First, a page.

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  1. #221  
    Quote Originally Posted by gex
    Power users are a very small minority of the consumer base!!! Almost insignificant... I think the Q will kill the Treo in sales (both versions) and will introduce a whole bunch of new consumers into the "smartphone" market.

    In the business market one of the BB's streangths is ease of use... WM PocketPC Edition (and Palm OS) is much to hard to use for your standard business person... you can give them a BB and about 5 min of instruction and they are set... the Q will be similar to that model... I really think this is a case of less is more.

    I believe you hit the nail on the head. There is alot of people who don't want to sit on a forum for hours and weeks trying to figure out how to operate a device, as such with a Treo. Sure once you figure a Treo out it's great but there is a HUGE market for simplicity. Anything that I have to do that's a bit involved I prefer to do it on my laptop or desktop anyway.

    The Q is going to be a huge success and will hurt both 700 sales.
  2. Haggar's Avatar
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    #222  
    Quote Originally Posted by Scott R
    Haggar (or anyone) please provide specifics regarding which features are missing compared to the touchscreen version of WM5. We've got the edit-capable version of the Pocket Office apps so far. So what else?
    I'm not an expert -- but I from what I can see it seems that the lack of a touchscreen (obviously a hardware thang) renders many applications either unusable or very difficult to use. If you take a look on MS's WM website you'll see that many applications have a "Smartphone Edition" -- which simply means the interface we reprogrammed to work without a touchscreen. But what about the 1000's of other applications that don't have a smartphone version? They may run on the WM5 (not technically sure if this is the case) but they won't run without a lot of hassle.

    And Scott - don't get me wrong -- I'm not saying Smartphone edition isn't something that will appeal to people. I'm suggesting that power users won't necessarily like the limitations.

    And for those who say that power users are a small percentage of the market -- I totally agree. BUT - if that's true, the Treo is (for the most part) a power user device so I don't see how the MotoQ is going to be compared directly with the 700. The "average" consumer could easily mistake the power vs. simplicity -- but I don't think the "average user" is going to want the MotoQ at $200 either...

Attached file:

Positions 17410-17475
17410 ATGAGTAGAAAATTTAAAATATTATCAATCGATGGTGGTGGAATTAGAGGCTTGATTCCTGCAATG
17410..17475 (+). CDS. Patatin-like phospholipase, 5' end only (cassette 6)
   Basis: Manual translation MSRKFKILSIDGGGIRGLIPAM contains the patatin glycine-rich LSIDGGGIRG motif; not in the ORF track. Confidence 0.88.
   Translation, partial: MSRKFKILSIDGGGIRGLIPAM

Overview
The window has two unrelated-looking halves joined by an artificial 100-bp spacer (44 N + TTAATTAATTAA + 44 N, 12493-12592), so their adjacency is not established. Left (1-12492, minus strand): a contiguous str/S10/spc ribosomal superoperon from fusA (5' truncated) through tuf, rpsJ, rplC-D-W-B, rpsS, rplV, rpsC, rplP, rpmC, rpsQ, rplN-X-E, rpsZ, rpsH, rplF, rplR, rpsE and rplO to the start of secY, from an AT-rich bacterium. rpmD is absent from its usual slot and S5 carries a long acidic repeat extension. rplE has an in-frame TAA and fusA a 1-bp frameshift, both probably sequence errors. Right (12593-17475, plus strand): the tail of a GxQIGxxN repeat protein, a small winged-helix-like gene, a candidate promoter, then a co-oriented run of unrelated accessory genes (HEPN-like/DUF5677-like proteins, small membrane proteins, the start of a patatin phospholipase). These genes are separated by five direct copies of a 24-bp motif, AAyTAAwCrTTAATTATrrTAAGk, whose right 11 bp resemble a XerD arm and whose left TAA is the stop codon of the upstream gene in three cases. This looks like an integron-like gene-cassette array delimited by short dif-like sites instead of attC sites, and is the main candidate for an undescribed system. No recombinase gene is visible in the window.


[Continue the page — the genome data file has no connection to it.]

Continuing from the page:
3. #223  
    Quote Originally Posted by Haggar
    I'm not an expert -- but I from what I can see it seems that the lack of a touchscreen (obviously a hardware thang) renders many applications either unusable or very difficult to use. If you take a look on MS's WM website you'll see that many applications have a "Smartphone Edition" -- which simply means the interface we reprogrammed to work without a touchscreen. But what about the 1000's of other applications that don't have a smartphone version? They may run on the WM5 (not technically sure if this is the case) but they won't run without a lot of hassle.

    And Scott - don't get me wrong -- I'm not saying Smartphone edition isn't something that will appeal to people. I'm suggesting that power users won't necessarily like the limitations.

    And for those who say that power users are a small percentage of the market -- I totally agree. BUT - if that's true, the Treo is (for the most part) a power user device so I don't see how the MotoQ is going to be compared directly with the 700. The "average" consumer could easily mistake the power vs. simplicity -- but I don't think the "average user" is going to want the MotoQ at $200 either...

    Would you call a BB user the "Average user" ?if so many "average users" will welcome the Q, and companies are going to love the price. Say what you want but the Q will dig into BB, 700w and 700P sales.
  4. #224  
    But see...you seem to be confusing PPC app compatibility with "power." My point (and maybe I'm wrong) is that WM5 developers should be able to develop apps for this Q that are every bit as powerful as their PPC equivalents. The only feature they wouldn't support is the touchscreen. IMO, the Q's non-touchscreen 320x240 screen is more useful than the 700w's 240x240 touchscreen. YMMV.

    But, as I said, I *could* be wrong. Maybe there are functions that VS.NET developers don't have access to when writing apps for the Smartphone edition. And I still can't find out what the Q's memory configuration is or what type of CPU it has.
    Now THIS is the future of smartphones.
  5.    #225  
    Quote Originally Posted by Haggar